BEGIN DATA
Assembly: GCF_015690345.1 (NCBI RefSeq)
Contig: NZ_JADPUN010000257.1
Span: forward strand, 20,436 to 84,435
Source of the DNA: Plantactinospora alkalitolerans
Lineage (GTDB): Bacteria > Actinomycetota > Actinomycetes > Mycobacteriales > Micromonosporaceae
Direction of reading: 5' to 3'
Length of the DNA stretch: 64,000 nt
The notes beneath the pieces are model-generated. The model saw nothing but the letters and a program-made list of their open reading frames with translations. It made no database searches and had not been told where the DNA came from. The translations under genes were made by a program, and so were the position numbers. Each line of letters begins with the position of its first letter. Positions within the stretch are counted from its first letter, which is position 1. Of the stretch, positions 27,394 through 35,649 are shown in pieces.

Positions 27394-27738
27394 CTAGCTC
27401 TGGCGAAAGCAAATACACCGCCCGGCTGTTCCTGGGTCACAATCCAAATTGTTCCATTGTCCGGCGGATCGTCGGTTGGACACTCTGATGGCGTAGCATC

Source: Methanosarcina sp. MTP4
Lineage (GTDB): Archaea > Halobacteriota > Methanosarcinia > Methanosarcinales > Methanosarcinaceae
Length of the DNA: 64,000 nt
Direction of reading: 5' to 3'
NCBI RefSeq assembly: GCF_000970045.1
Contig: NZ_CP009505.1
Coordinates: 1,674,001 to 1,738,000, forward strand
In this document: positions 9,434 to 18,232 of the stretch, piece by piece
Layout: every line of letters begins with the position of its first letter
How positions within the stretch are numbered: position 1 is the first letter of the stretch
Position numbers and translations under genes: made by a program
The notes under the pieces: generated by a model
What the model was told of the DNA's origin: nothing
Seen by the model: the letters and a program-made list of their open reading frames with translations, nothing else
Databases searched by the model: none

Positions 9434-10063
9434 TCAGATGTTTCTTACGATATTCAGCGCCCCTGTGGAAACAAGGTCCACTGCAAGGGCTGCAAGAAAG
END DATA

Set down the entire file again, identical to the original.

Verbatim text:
Assembly: GCF_015690345.1 (NCBI RefSeq)
Contig: NZ_JADPUN010000257.1
Span: forward strand, 20,436 to 84,435
Source of the DNA: Plantactinospora alkalitolerans
Lineage (GTDB): Bacteria > Actinomycetota > Actinomycetes > Mycobacteriales > Micromonosporaceae
Direction of reading: 5' to 3'
Length of the DNA stretch: 64,000 nt
The notes beneath the pieces are model-generated. The model saw nothing but the letters and a program-made list of their open reading frames with translations. It made no database searches and had not been told where the DNA came from. The translations under genes were made by a program, and so were the position numbers. Each line of letters begins with the position of its first letter. Positions within the stretch are counted from its first letter, which is position 1. Of the stretch, positions 27,394 through 35,649 are shown in pieces.

Positions 27394-27738
27394 CTAGCTC
27401 TGGCGAAAGCAAATACACCGCCCGGCTGTTCCTGGGTCACAATCCAAATTGTTCCATTGTCCGGCGGATCGTCGGTTGGACACTCTGATGGCGTAGCATC

Source: Methanosarcina sp. MTP4
Lineage (GTDB): Archaea > Halobacteriota > Methanosarcinia > Methanosarcinales > Methanosarcinaceae
Length of the DNA: 64,000 nt
Direction of reading: 5' to 3'
NCBI RefSeq assembly: GCF_000970045.1
Contig: NZ_CP009505.1
Coordinates: 1,674,001 to 1,738,000, forward strand
In this document: positions 9,434 to 18,232 of the stretch, piece by piece
Layout: every line of letters begins with the position of its first letter
How positions within the stretch are numbered: position 1 is the first letter of the stretch
Position numbers and translations under genes: made by a program
The notes under the pieces: generated by a model
What the model was told of the DNA's origin: nothing
Seen by the model: the letters and a program-made list of their open reading frames with translations, nothing else
Databases searched by the model: none

Positions 9434-10063
9434 TCAGATGTTTCTTACGATATTCAGCGCCCCTGTGGAAACAAGGTCCACTGCAAGGGCTGCAAGAAAG